• Indiana teachers hit by plastic pellets during active shooter training

    By: Bob D'Angelo, Cox Media Group National Content Desk

    Updated:

    Indiana elementary school teachers participating in an active shooter training exercise received welts and bruises after they were shot by plastic pellets by sheriff’s deputies conducting the session, the Indianapolis Star reported.

    >> Read more trending news 

    The January incident was part of testimony given by a member of the Indiana State Teachers Association in front of the state’s Senate Education and Career Development Committee, WRTV reported. Gail Zeharalis said teachers were taken into a room four at a time, told to kneel down against a classroom wall, and then were shot “execution-style” with pellets from an airsoft gun, the television station reported. 

    The incident was confirmed by two elementary school teachers in Monticello, who said they were hit by the 4.6 mm pellets without warning, the Star reported.

    “They told us, ‘This is what happens if you just cower and do nothing,’” said one of the teachers at Meadowlawn Elementary School, who spoke to the newspaper on the condition of anonymity. “They shot all of us across our backs. I was hit four times.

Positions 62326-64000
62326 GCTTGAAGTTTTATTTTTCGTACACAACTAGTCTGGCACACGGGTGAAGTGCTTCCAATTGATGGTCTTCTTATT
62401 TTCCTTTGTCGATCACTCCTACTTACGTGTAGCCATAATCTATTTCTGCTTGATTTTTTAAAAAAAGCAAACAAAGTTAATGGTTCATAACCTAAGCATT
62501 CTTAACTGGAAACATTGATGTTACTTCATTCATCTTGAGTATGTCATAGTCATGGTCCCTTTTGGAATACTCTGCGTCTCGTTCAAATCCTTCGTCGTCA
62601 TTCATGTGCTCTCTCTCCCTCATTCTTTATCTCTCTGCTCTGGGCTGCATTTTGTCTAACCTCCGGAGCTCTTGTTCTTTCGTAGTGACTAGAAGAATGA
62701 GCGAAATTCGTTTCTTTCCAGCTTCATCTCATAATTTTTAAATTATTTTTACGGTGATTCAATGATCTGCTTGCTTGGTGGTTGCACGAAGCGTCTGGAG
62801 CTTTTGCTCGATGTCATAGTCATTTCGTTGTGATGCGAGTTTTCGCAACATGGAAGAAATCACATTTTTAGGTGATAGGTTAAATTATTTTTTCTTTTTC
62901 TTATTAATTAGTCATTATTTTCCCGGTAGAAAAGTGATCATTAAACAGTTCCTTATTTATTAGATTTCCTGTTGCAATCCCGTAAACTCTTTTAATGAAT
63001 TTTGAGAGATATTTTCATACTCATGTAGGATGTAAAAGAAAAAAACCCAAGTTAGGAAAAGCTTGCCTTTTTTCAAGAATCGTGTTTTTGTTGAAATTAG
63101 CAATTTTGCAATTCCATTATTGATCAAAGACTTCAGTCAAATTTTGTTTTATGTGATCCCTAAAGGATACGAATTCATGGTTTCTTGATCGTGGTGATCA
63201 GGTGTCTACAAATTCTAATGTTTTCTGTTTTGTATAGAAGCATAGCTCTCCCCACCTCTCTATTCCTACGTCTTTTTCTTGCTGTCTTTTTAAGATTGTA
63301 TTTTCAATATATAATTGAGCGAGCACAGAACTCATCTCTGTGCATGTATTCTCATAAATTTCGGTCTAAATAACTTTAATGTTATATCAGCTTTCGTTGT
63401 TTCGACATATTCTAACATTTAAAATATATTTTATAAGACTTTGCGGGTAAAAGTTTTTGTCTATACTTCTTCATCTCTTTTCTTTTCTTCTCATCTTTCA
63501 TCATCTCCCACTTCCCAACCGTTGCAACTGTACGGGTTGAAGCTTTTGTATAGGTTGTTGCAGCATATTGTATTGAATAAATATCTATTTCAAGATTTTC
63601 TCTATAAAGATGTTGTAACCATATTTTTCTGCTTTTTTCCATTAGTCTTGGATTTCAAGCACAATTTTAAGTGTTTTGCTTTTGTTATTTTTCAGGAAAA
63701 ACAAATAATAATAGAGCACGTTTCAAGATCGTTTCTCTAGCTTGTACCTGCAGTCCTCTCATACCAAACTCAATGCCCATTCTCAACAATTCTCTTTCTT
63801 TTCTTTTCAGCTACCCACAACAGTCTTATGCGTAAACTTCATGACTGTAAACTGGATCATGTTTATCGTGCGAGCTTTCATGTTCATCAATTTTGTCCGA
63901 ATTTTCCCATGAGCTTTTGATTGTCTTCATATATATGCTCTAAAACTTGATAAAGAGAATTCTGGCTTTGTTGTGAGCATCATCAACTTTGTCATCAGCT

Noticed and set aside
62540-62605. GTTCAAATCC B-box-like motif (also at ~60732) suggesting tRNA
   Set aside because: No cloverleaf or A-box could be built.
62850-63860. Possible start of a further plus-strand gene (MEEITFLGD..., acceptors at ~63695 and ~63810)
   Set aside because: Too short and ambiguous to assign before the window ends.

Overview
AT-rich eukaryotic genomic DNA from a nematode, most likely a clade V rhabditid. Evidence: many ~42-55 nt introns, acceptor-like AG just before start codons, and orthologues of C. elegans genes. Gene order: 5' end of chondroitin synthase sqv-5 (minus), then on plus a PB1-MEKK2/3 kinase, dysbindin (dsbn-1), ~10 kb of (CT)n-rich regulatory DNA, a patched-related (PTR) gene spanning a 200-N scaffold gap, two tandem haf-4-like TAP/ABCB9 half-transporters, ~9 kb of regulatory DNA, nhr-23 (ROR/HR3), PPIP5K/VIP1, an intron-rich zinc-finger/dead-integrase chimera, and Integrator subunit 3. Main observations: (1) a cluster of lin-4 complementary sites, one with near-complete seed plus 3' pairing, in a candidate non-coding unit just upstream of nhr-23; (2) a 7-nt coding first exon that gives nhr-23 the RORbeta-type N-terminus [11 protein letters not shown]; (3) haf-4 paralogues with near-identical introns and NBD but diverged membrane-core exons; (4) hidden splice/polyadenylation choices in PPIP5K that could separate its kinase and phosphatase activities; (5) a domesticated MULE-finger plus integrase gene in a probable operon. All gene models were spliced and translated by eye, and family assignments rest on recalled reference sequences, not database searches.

“It hurt so bad.”

    The ISTA is lobbying for this type of action to stop, the Star reported.

    “What we're looking for is just a simple statement in this bill that would prohibit the shooting of some type of projectile at staff in an active-shooter drill,” Zeheralis said during testimony supporting House Bill 1004.

    The teachers at Meadowlawn were receiving ALICE training, an "options-based" approach that takes teachers and students through scenarios in responding to active shooters and includes tactics such as rushing a shooter in some situations, the Star reported.

    White County Sheriff Bill Brooks said his department conducted similar exercises but stopped after receiving complaints, according to the newspaper. The pellets are slightly larger than BBs

    "It's a soft, round projectile," Brooks told the Star. "The key here is 'soft.'"

    Brooks said he attended part of the training sessions in January, but not the part where an airsoft gun was used, the newspaper reported.

    "They (teachers) all knew they could be (shot)," Brooks said. "It's a shooting exercise."

    Twin Lakes Superintendent Michael Galvin released a statement Thursday, saying the district has met with the Sheriff's Department and the local chapter of the teachers union about the training. 

    "The Twin Lakes School Corporation is committed to providing a safe environment for its students and employees," Galvin said in the statement.

    Next Up: